Solving certain mathematical problems promises to unleash the full power of computational science. Many applications in bio-physics, systems biology, and computational physics would benefit from theoretical advances. Upon invitation from Michael Hecht, CASUS Young Investigator, half a dozen experts from renowned institutions around the globe convened in mid-September in Görlitz to work on numerical differential geometry and kernel methods.

Modern algorithms and technology may have reshaped scientific life tremendously, yet one thing remains the same as ever: “The optimal path to making progress on challenging mathematical problems lies in face-to-face discussions at the blackboard with colleagues,” says Hecht. In the realm of numerical differential geometry today’s challenges encompass a wide spectrum, from simulating droplets in fluid dynamics to modeling the bio-physically dynamic morphology of embryos and tissues, and exploring the shape of quantum droplets within Einstein-Bose condensates. “These problems involve a complex interplay between geometry and dynamics that demand more than computational prowess; they require a novel mathematical perspective, the very essence of this workshop’s pursuit.”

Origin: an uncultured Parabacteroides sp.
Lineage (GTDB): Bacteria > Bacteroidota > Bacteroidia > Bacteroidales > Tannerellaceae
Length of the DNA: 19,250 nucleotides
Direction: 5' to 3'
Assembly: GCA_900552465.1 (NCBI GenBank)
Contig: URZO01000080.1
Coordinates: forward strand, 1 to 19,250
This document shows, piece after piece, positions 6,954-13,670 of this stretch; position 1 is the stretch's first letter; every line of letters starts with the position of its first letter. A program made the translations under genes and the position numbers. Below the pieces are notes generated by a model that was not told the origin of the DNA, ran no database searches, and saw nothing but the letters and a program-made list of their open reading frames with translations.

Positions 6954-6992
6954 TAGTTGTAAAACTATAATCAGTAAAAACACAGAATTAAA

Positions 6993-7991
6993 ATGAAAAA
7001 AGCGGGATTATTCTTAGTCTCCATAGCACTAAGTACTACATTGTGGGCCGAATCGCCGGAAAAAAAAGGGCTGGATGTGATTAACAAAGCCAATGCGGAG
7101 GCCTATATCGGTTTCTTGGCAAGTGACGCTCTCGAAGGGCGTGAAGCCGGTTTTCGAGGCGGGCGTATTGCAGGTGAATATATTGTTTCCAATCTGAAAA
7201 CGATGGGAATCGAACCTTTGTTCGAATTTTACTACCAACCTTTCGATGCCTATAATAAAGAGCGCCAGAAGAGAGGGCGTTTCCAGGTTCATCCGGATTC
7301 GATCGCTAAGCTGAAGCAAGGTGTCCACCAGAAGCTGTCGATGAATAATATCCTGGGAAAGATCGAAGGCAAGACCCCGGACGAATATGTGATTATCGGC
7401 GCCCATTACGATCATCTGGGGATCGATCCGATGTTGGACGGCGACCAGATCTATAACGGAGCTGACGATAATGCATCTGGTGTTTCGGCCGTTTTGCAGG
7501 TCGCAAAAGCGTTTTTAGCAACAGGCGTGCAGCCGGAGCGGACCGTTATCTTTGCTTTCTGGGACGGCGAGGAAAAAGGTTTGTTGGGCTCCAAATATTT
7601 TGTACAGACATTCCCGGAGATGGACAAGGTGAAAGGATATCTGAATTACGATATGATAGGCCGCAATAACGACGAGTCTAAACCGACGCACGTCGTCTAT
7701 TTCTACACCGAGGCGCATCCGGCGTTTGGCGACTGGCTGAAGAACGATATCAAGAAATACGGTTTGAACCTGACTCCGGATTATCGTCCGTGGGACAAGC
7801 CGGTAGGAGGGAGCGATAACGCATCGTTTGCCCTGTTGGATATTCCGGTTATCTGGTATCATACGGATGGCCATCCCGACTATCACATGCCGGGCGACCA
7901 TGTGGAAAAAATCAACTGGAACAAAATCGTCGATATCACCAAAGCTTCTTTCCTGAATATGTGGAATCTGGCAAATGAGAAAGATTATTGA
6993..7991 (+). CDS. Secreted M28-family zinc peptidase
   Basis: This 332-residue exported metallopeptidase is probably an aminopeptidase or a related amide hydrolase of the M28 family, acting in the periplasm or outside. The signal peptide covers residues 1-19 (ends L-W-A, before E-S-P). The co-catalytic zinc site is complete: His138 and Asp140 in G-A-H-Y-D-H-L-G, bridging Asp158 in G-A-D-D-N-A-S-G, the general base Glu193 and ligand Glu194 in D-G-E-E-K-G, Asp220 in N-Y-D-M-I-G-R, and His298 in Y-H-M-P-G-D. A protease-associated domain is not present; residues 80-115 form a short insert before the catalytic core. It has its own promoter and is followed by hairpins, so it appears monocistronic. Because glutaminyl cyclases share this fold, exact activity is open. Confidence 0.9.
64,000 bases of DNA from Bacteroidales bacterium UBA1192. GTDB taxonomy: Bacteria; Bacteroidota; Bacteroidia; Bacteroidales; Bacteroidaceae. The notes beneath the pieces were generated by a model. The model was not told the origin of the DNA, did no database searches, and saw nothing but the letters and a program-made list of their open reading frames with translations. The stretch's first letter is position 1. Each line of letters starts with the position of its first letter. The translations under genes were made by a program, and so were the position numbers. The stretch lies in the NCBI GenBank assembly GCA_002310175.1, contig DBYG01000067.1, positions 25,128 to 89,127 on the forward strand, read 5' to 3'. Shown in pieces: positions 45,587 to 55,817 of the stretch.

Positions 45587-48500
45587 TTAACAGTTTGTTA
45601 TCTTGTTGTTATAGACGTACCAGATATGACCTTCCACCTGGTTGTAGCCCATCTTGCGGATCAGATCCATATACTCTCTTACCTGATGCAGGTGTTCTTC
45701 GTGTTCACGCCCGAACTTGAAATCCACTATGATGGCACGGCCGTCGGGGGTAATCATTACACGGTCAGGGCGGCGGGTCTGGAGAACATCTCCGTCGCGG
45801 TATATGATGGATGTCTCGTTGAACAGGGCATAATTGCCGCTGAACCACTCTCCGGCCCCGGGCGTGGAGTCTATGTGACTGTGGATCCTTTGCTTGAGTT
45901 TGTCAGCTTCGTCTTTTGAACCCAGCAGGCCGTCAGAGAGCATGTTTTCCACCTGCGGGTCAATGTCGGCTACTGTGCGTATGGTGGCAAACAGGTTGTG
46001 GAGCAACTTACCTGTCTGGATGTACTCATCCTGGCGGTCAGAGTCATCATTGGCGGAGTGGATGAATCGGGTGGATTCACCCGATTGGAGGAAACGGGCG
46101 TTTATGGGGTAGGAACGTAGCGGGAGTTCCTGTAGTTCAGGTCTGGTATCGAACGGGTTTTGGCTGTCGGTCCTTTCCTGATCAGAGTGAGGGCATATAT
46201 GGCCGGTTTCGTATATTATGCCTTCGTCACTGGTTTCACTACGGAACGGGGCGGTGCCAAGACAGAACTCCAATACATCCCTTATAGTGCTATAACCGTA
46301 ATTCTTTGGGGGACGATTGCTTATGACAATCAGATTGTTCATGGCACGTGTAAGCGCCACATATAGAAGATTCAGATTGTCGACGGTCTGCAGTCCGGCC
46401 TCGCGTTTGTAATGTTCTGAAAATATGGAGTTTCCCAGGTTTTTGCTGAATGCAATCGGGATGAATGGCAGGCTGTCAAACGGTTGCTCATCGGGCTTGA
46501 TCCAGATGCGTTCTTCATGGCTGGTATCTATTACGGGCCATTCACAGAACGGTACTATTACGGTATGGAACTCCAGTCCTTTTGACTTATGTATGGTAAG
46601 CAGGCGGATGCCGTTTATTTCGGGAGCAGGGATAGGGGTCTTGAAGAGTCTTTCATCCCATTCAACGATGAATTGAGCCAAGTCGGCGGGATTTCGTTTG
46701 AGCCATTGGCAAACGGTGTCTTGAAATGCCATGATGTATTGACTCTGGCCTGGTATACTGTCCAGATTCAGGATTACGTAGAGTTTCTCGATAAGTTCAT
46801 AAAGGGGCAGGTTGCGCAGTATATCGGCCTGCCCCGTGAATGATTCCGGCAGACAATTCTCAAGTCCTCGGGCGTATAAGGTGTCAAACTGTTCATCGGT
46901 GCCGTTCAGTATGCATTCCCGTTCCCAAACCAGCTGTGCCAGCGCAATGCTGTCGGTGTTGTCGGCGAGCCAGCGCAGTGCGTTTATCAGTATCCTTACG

The event was applauded by all participants. “CASUS is the perfect canvas for workshops like this, where excellence in research meets the charm of Görlitz, creating an exceptional venue that inspires collaboration and innovation,” says Grady B. Wright, Professor at Boise State University (US) and one of the workshop participants.

Following various analyses and discussions, strategies to overcome the identified challenges were devised at the event and several long-term collaboration projects were nudged. One of the most likely forms of collaboration will be shared hiring of postdoctoral fellows and joint supervision of PhD students under joint research grants.

The workshop was organized within the Scultetus Center of CASUS. Weronika Schlechte-Wełnicz, Head of the Scultetus Center, comments: “As a newly established knowledge exchange center we should serve as space for scientific networking, sharing expertise and ideas. I am delighted to see that we were able to establish this place to foster innovation and promote the interdisciplinary research that can benefit both scientists and society as a whole.”